Early Thursday morning Elaine drove to West Depot Avenue. Yellow tape cordoned off the block. Small fires burned, and smoke billowed from rubble inside the building. Elaine could clearly see the smoldering rubble because the building’s roof had collapsed.
“The top floor was gone,” she reported. “That is where my studio had been.”
No one could yet enter what remained of the structure, so Elaine left to meditate and begin emotionally processing her losses, which weren’t covered by insurance. Sadness over losing a particular painting or tool vied with relief over not having to undertake an arduous restoration effort.
“My work got a first class cremation,” she concluded.
But that wasn’t entirely true. On Friday, December 2nd, while two workers cleared debris from the building, one pulled back a thick, wet corner of cardboard and exposed a colorful painting. A partly burned countertop weighed down by chunks of roof had preserved a stack of drenched, 22” x 30” artworks.
“Evidently the firemen blasted my studio space with water just before the countertop caught full fire,” Elaine later explained.
The workers carried the paintings to a cleared corner and covered them with a wheelbarrow. They consulted Martin Brodeur, the building’s owner, who recognized the paintings as Elaine’s.
On Saturday, clutching Martin’s jacket sleeve, Elaine followed him through the dark, debris-filled first floor and up an intact back staircase. On the exposed second floor, coils of wire jumped and rolled in the wind. Ash blew everywhere.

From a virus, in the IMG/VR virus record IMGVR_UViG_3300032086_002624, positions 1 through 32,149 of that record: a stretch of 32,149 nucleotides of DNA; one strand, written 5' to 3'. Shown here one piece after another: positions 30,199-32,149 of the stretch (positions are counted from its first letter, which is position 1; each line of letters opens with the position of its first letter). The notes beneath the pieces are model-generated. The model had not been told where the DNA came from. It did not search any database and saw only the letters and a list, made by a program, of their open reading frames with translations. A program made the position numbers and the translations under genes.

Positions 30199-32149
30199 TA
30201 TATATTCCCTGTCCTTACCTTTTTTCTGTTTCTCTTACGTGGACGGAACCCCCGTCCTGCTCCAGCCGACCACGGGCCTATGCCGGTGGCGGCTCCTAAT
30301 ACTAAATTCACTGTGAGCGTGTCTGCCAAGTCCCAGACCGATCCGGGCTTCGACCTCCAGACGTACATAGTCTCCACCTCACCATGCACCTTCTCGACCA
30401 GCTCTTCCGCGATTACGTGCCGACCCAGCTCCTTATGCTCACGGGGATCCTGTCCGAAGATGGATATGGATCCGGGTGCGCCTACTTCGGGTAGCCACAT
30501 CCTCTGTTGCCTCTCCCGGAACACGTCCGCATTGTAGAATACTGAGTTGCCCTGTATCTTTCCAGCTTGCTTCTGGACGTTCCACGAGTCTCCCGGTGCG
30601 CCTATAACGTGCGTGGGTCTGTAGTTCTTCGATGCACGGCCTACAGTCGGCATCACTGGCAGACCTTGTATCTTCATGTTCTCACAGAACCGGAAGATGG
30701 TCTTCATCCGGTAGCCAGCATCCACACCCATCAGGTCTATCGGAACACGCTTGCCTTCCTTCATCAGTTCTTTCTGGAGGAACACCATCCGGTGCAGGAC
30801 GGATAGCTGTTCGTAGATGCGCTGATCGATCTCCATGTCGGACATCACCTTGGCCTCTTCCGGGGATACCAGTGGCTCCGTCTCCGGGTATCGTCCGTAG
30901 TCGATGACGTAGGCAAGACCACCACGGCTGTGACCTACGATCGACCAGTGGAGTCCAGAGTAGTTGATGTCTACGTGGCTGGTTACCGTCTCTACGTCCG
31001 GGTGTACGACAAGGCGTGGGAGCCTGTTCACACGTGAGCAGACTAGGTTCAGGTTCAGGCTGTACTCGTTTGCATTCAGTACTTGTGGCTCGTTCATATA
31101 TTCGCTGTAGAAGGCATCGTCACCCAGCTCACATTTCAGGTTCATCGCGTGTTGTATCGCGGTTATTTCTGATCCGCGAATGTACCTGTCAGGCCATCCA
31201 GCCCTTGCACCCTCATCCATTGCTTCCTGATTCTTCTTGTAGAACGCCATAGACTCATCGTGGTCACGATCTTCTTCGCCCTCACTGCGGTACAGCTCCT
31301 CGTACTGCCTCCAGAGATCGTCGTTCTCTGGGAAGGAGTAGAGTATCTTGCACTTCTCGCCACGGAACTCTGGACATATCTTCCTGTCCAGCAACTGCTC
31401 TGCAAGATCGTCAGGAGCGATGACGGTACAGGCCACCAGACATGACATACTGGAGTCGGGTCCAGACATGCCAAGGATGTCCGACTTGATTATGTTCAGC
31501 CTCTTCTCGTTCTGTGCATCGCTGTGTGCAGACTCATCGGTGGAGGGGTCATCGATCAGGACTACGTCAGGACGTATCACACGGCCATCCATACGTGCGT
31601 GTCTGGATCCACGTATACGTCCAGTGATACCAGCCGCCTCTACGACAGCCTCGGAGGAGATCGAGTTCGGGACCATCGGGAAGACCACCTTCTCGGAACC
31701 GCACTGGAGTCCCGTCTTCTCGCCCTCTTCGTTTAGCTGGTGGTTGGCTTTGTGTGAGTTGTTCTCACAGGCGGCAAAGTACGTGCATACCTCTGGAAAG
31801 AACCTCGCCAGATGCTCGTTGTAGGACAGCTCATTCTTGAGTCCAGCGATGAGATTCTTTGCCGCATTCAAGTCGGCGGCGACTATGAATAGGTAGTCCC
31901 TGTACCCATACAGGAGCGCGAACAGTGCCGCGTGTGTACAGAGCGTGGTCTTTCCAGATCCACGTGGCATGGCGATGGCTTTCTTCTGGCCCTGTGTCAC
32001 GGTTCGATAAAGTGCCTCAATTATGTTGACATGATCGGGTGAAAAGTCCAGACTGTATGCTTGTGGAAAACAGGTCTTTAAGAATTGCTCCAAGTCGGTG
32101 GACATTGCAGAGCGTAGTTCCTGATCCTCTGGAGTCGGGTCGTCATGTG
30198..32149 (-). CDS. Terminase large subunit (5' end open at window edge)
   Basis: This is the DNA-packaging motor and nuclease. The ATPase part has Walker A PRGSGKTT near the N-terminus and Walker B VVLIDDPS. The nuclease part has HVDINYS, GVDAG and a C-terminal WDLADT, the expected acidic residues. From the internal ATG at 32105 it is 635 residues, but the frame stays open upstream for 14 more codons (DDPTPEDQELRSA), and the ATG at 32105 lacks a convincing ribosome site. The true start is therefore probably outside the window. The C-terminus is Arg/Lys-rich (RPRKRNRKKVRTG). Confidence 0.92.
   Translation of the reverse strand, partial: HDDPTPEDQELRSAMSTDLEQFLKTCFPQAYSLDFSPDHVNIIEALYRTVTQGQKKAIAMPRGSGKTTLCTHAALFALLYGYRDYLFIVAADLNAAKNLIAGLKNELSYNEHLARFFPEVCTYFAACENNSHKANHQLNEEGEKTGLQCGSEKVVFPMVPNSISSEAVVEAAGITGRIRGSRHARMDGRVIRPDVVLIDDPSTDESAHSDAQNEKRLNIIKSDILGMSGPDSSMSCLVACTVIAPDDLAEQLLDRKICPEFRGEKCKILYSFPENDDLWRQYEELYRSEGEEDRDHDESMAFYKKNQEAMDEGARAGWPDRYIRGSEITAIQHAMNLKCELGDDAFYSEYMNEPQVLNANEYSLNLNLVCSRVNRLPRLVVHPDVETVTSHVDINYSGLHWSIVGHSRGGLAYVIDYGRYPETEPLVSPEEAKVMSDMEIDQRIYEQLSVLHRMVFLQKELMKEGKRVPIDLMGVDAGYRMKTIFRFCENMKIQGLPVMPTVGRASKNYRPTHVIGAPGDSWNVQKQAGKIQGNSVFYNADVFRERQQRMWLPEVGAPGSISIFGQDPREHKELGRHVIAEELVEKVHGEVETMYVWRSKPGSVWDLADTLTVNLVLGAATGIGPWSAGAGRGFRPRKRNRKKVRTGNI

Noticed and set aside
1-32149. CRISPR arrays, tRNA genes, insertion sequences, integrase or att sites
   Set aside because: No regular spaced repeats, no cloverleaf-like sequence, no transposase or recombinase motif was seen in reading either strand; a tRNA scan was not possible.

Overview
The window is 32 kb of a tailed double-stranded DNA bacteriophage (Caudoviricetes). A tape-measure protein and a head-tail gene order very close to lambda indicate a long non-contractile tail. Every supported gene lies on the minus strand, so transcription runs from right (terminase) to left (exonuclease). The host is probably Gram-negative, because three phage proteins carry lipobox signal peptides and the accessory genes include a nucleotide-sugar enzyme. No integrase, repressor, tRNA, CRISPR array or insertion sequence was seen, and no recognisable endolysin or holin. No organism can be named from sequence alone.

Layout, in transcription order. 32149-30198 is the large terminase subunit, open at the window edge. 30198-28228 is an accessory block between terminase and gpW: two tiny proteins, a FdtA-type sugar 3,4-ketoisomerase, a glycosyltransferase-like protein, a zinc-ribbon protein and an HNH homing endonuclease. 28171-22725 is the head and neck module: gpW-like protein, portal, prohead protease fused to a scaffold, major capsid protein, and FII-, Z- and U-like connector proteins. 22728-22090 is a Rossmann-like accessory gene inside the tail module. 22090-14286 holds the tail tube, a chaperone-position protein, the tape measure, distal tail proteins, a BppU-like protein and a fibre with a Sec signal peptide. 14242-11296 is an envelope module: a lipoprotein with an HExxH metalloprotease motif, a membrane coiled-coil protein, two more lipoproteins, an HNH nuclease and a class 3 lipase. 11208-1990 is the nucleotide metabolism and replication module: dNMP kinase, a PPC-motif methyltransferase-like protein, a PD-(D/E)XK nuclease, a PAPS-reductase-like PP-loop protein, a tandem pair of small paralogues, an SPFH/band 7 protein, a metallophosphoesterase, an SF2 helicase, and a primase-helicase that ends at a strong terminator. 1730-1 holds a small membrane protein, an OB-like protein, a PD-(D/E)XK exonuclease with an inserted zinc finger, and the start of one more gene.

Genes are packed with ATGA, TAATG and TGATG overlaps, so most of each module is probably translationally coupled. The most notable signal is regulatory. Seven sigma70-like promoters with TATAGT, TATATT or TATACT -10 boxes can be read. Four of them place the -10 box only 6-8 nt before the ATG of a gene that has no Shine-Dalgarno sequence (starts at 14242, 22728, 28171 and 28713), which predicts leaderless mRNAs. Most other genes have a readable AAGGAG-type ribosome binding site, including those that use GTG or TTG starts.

Later, Elaine explained that the second floor “had become a completely open space punctuated by charred roof pillars flame-carved into strange, nondescript totems.”
Martin and Elaine picked their way carefully across the wet, slippery floor to the wheelbarrow.
“Charcoal touched everything and an ash gray skin covered all possible color,” Elaine reported. “Marty lifted back a swath of paintings and revealed my painting Fairy Light. It was pristine. I was amazed.”
Could the soggy paintings be saved? How? Martin advised Elaine to quickly relocate her artwork, but where could she take it? Her small apartment and shared basement space wouldn’t accommodate restoration efforts, she realized. At home, Elaine emailed friends for advice. Help came swiftly.
On Sunday, two strong male volunteers made three precarious trips inside the rubble-filled ruins to retrieve the heavy, water-logged paintings. After loading them into a van, they drove to an old school and carried them down to its basement. Elaine had received permission to use it rent-free for four days as a drying space.
Shortly after the men left, other volunteers carried in towels, sheets, and absorbent paper. They helped Elaine separate the paintings and spread them on the floor. Glassine she’d placed over each painting before storing them in her studio facilitated this three-hour-long process. Like carefully tended garden plants, rows of cheerful paintings alternated with walkways that created easy access for restoration.
Borrowed fans hastened drying, and 24 hours later Elaine began removing surface soot and ash with the help of another friend and his Shop-Vac. Vacuuming took two days. Elaine tallied the paintings as she restacked them for relocation to another donated space. Thanks to 60 firemen, two workers, and countless friends and helpers, Elaine recovered one hundred paintings.
“I am blessed to live in a community of caring, generous people,” she confided.